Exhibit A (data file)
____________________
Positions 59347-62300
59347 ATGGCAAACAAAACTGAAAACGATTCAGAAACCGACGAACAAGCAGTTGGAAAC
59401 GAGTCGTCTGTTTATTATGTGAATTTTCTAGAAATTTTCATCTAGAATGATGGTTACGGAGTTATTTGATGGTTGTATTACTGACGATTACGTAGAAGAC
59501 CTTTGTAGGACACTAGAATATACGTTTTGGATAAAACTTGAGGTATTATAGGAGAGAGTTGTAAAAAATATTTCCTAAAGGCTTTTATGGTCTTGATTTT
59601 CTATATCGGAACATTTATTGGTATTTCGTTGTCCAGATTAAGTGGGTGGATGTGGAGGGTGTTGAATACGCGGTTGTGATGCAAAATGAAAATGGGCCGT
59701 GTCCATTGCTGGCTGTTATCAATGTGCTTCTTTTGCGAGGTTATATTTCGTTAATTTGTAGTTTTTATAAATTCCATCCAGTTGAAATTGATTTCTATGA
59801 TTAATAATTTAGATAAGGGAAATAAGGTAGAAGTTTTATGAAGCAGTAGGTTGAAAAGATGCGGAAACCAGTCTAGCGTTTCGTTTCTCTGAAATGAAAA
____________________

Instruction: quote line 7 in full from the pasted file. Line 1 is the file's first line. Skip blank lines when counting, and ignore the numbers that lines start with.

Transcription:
59801 TTAATAATTTAGATAAGGGAAATAAGGTAGAAGTTTTATGAAGCAGTAGGTTGAAAAGATGCGGAAACCAGTCTAGCGTTTCGTTTCTCTGAAATGAAAA